[IPAC-List] Does time to staff REALLY matter, and if so, when?

Mark Hammer Mark.Hammer at psc-cfp.gc.ca
Wed May 20 09:58:22 EDT 2009

I think the principal difference between the contexts is that YOU know you're going to have to live with that person for a long time. If they are obnoxious in departmental committee meetings, that might make for a *very* long 20 years. Anyone hired for your department is also not going to decide one day that it would be more interesting or a shorter commute to work for the Engineering Faculty, and then maybe move back to your department for a promotion. As such, selection in the academic context shares more in common with pondering an offer of marriage, while selection in the corporate sector has more in common with pondering the offer of a date in college. Ethologists will tell you that mate selection is far more involved when there is much to risk.

The other elephant in the room is that academic hiring presumes availability and need according to an academic calendar. Courses and sections to be mounted for the year are pretty much set in stone midsummer, with no need to augment full-time faculty before the next summer. So, you *can* take your time. Even if you poach, that person cannot in all likelihood just say "I know it's February, folks, but Ohio State just made me an offer I can't refuse, so find someone to finish teaching the graduate proseminar for the rest of the year." I contrast this with the corporate, not-for-profit and public-service world where no similar calendar constraints tend to exist. We obsess about time because there will always by something for the person to do when they arrive and because people are always leaving. Academic hiring shares more in common with a small-town bus-station or train-station where one bus or train passes through daily, and in between pretty much nothing is going on at the station.

Personally, I think the *real* study to conduct is the (current) relationship between speed and stringency of staffing, and payoff at the back end. In other words, how many years (or months) of actual service (i.e., time after you've been trained up) do I get out of you before you leave me? Our own survey work here used to involve a fairly substantial gap between when the staffing action took place and when we contacted the hiring manager to find out about that action. While that would have provided opportunity for managers to at least tell us if the hire left within 3 years or not, unfortunately the overall methodology did not provide the sort of timely information about the state of the public service staffing system that senior officials wanted, and it also ate up much of our team's time because it was unwieldy. We have since switched to a different way of reaching people which is less onerous and more timely, but unfortunately it precludes being able to ask "So, is the person you hired via this staffing action still there?", since people are answering the question a mere 4 months after the point of hire in many cases.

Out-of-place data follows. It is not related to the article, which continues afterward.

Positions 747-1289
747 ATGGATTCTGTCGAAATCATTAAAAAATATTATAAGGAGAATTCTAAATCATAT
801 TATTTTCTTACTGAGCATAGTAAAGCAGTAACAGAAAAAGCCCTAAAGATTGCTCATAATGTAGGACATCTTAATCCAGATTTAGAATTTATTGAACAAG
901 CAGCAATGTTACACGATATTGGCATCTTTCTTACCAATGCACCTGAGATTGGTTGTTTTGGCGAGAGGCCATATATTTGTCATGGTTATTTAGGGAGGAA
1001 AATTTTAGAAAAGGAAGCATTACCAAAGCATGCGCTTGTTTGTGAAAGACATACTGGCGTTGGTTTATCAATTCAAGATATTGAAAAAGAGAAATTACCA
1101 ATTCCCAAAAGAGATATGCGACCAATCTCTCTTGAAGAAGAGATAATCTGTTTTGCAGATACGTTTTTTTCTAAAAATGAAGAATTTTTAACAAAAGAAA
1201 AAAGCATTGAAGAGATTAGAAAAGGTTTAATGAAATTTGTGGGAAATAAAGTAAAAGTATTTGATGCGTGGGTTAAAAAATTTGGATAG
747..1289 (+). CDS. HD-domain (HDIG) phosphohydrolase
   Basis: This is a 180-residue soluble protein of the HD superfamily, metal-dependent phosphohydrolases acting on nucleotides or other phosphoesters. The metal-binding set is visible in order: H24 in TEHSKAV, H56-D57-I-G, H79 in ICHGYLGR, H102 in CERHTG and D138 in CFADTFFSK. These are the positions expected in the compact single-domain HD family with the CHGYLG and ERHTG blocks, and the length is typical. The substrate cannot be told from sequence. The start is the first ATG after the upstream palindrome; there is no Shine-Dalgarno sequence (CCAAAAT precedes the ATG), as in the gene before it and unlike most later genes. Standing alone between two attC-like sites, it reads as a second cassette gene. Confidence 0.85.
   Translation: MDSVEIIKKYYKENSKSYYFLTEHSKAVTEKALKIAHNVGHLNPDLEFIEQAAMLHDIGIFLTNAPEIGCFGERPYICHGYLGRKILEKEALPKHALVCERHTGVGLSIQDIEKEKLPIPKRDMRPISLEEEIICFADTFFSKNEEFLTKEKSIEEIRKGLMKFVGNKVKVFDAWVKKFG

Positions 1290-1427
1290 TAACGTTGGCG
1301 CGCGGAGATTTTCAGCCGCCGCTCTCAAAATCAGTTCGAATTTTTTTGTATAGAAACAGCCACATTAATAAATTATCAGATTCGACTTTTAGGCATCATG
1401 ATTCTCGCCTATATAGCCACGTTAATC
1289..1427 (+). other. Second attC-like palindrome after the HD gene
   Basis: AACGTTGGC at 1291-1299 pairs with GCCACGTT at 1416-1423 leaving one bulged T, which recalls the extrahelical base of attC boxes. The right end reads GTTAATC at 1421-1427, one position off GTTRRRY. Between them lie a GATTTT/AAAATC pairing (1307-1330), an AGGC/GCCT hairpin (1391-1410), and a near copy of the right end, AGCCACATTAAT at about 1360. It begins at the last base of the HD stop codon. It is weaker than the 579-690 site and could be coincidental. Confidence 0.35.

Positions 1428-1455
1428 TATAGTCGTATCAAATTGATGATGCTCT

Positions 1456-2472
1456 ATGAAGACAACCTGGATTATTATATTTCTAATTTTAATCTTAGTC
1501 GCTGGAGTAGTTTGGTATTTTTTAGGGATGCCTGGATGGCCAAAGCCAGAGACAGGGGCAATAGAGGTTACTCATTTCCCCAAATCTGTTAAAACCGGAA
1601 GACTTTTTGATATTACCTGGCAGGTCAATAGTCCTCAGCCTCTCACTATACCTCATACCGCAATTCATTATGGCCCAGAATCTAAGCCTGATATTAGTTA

That's sort of the paradox that exists in many instances, I think. If you want to know about the particulars of how someone was hired, you have to ask right away. But if you ask right away, you deprive yourself of the opportunity to find out if the hire truly worked out. The ideal, I suppose, is to contact managers shortly after the staffing action, and then contact them again a few years later to find out if a) the hire is still there or has moved on, and b) what their impression of the hire's performance is after observing them for a longer period. Regrettably, that means identifying the hire by name so that when you re-contact the manager, you can ask about that particular hire. And that sort of breaches the promise of confidentiality provided to both managers and candidates contacted for the survey.


>>> "Dr. Dennis Doverspike" <dd1 at uakron.edu> 2009/05/19 8:50 pm >>>

Thanks Bryan & Mark

Some very interesting thoughts and arguments.

When I start thinking about this issue, I start to contrast two very
different approaches. The two approaches are the 1) corporate - we need
someone yesterday approach and the 2) academic - it takes us a year to fill
a position approach.

So, I thought I would reflect on the academic approach. The very people who
do writing and research on hr - somehow we now take more than a year to hire
someone and bring them into the organization. And sometimes even longer than
a year. Now I realize, that is partially because the offer and acceptance is
sometimes made 6 - 9 months ahead of time, but it sill often takes us a long
time between posting and offer. Why? I have no idea, which is why I guess I
am ruminating on this particular issue. Why does it take academics so long
to recruit and select faculty? Any ideas? Should it take so long?

Dennis Doverspike, Ph.D., ABPP

Professor of Psychology

Director, Center for Organizational Research Senior Fellow of the Institute
for Life-Span Development and Gerontology Licensed Psychologist, #3539
(OHIO) Psychology Department University of Akron Akron, Ohio 44325-4301

330-972-8372 (Office)

330-972-5174 (Office Fax)

ddoverspike at uakron.edu

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